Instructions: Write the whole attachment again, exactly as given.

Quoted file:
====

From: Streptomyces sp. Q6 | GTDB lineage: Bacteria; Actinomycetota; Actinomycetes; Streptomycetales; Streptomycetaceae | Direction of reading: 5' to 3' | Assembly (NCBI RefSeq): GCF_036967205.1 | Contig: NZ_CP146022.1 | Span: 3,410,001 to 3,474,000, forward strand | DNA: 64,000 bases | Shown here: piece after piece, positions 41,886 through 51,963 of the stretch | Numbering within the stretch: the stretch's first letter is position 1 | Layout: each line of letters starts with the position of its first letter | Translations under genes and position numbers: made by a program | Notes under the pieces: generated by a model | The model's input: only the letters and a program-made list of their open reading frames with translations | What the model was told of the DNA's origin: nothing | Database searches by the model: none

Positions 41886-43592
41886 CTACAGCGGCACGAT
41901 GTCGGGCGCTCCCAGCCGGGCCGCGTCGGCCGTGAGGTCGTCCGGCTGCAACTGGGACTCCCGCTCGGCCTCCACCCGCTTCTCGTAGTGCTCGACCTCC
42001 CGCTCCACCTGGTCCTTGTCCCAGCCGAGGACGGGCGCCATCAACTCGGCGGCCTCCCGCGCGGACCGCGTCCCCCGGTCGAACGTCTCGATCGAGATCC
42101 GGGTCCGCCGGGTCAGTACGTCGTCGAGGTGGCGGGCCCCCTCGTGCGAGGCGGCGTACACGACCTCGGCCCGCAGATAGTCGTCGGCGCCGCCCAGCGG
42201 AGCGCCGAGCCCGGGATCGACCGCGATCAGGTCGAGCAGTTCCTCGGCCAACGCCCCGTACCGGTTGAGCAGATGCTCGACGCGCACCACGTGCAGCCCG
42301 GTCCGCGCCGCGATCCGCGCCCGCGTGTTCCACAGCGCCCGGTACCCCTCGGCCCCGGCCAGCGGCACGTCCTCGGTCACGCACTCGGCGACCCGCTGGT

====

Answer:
From: Streptomyces sp. Q6 | GTDB lineage: Bacteria; Actinomycetota; Actinomycetes; Streptomycetales; Streptomycetaceae | Direction of reading: 5' to 3' | Assembly (NCBI RefSeq): GCF_036967205.1 | Contig: NZ_CP146022.1 | Span: 3,410,001 to 3,474,000, forward strand | DNA: 64,000 bases | Shown here: piece after piece, positions 41,886 through 51,963 of the stretch | Numbering within the stretch: the stretch's first letter is position 1 | Layout: each line of letters starts with the position of its first letter | Translations under genes and position numbers: made by a program | Notes under the pieces: generated by a model | The model's input: only the letters and a program-made list of their open reading frames with translations | What the model was told of the DNA's origin: nothing | Database searches by the model: none

Positions 41886-43592
41886 CTACAGCGGCACGAT
41901 GTCGGGCGCTCCCAGCCGGGCCGCGTCGGCCGTGAGGTCGTCCGGCTGCAACTGGGACTCCCGCTCGGCCTCCACCCGCTTCTCGTAGTGCTCGACCTCC
42001 CGCTCCACCTGGTCCTTGTCCCAGCCGAGGACGGGCGCCATCAACTCGGCGGCCTCCCGCGCGGACCGCGTCCCCCGGTCGAACGTCTCGATCGAGATCC
42101 GGGTCCGCCGGGTCAGTACGTCGTCGAGGTGGCGGGCCCCCTCGTGCGAGGCGGCGTACACGACCTCGGCCCGCAGATAGTCGTCGGCGCCGCCCAGCGG
42201 AGCGCCGAGCCCGGGATCGACCGCGATCAGGTCGAGCAGTTCCTCGGCCAACGCCCCGTACCGGTTGAGCAGATGCTCGACGCGCACCACGTGCAGCCCG
42301 GTCCGCGCCGCGATCCGCGCCCGCGTGTTCCACAGCGCCCGGTACCCCTCGGCCCCGGCCAGCGGCACGTCCTCGGTCACGCACTCGGCGACCCGCTGGT